Summer is a great time to relax and take life at a slower pace. Using summer wisely may also give high school students a college admissions advantage at some selective colleges. Some college advisors call summer programs the best kept secret of high-achieving students. Below are some suggestions for productive ways for high school students to spend their summer.
- Travel on a family trip or with summer programs. Consider keeping a journal or writing down any “Aha!” moments that you have.
- Get a job or internship. This shows responsibility and helps you learn to interact with lots of different kinds of people. This often helps in pre-professional fields such as medicine, engineering, or physical therapy where a frequent interview question is, “Why are you interested in a career in _______?”
- Volunteer. There are formal service/learning opportunities where students pay to help out in another country. There are also plenty of free local volunteer opportunities here in Houston. You can volunteer at the Houston Food Bank, one of the museums or hospitals, or with a local conservation association. For other ideas, take a look at the Volunteer Houston website: www.volunteerhouston.org. Consider what you like to do and how you can share your talent with the community and world.
- Hone your talents. If you are interested in college sports, attend sports showcases during the summer in order to be seen by coaches. Students who want to pursue an art career can work on their art portfolio. Music, theater, voice or dance students can use the summer to prepare for their auditions.
- Develop leadership skills. Having a job during the summer is one way to develop leadership skills. Students who hope to be campus leaders for a club or sport during the next school year may want to spend time during the summer thinking about what they want to accomplish during their year of leadership. There are also many formal leadership programs for high school students during the summer months.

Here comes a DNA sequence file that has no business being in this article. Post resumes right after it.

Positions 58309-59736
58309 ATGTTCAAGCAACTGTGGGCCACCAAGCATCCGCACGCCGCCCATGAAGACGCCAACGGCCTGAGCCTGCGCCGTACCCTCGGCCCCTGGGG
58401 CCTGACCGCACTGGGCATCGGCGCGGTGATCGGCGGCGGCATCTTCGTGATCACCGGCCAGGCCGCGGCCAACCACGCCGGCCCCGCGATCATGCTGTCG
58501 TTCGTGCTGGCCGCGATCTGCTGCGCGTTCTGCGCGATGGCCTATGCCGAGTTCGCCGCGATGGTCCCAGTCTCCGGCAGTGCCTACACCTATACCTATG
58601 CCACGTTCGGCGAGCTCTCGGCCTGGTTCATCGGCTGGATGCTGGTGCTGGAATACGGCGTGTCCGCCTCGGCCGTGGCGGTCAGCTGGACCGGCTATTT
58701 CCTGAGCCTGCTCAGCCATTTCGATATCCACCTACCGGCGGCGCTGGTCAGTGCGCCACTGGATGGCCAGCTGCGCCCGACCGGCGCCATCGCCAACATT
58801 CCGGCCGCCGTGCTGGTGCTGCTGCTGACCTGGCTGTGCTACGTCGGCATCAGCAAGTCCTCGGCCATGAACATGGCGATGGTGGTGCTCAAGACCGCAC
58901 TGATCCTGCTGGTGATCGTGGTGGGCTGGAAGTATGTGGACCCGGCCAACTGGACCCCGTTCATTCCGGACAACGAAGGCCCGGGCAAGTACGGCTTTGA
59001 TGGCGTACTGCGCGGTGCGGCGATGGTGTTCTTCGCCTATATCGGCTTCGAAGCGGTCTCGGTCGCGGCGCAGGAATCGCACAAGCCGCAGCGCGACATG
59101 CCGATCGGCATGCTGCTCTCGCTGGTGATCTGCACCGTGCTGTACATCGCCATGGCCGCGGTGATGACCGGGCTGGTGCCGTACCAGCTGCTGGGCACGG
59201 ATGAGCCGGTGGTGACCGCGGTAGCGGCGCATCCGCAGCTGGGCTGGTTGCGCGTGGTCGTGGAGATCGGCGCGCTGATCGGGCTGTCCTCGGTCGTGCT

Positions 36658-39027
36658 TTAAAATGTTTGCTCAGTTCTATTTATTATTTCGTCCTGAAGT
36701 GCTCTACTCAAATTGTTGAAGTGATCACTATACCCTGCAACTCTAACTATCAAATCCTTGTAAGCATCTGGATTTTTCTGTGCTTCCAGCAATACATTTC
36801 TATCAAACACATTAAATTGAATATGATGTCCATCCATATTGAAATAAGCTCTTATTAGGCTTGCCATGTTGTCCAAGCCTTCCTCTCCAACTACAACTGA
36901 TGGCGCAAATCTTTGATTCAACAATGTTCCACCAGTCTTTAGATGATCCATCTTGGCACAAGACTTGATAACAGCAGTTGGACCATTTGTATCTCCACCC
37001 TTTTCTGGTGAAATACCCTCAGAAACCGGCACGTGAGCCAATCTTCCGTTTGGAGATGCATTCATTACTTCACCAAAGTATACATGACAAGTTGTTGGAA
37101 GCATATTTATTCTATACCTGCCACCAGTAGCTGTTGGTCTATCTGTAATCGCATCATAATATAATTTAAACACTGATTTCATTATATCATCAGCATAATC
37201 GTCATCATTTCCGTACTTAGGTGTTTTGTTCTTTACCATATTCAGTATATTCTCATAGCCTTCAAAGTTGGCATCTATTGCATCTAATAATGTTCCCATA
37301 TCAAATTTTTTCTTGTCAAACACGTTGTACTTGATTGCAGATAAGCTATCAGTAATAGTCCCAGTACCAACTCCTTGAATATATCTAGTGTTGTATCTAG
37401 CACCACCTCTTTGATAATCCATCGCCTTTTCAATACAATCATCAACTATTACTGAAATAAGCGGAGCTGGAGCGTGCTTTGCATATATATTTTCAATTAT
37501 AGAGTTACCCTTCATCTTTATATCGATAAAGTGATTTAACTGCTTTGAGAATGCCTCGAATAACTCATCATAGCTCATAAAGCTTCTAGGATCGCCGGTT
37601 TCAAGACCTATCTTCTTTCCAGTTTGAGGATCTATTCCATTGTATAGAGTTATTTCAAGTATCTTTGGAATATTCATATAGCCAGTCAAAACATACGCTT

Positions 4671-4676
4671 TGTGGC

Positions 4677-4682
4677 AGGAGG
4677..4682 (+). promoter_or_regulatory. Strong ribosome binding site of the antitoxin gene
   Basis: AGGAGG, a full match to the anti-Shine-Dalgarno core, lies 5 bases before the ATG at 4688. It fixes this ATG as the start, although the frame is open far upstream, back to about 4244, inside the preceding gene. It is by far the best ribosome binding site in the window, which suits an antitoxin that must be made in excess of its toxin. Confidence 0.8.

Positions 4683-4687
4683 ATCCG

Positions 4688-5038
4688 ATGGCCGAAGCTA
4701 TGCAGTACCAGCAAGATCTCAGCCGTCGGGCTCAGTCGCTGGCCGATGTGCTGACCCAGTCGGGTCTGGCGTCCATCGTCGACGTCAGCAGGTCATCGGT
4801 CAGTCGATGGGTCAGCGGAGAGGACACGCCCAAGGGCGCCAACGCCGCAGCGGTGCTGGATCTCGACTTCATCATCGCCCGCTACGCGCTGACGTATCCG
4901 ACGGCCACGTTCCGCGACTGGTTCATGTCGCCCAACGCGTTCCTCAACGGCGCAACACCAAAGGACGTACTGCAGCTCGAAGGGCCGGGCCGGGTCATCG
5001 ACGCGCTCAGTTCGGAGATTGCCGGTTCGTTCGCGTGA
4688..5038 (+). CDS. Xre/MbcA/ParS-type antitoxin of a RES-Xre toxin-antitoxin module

- Read. Read anything that sparks your interest! Reading is the best way to improve reading speed, which often translates into higher standardized test scores. A frequent question during college interviews is, “What is the last book that you read which was not required reading?” Other colleges ask, “What book would you recommend to a friend?” Consider taking a speed-reading course or a study skills class during the summer if you feel you would benefit.Pursue your intellectual interests.
- Summer is the ideal time to pursue a “passion project” where you learn about something that interests you just for the sake of learning. Work in a local lab. Watch a documentary about a subject of interest. Check out the free online classes available from many universities, or consider enrolling in a pre-college program offered at universities around the country. Some can be quite expensive, though. An alternative: take a class at the local community college. Students who are at least 16 years of age can enroll easily, and the classes are inexpensive.
Show some initiative by using the ideas above to create an awesome summer for yourself!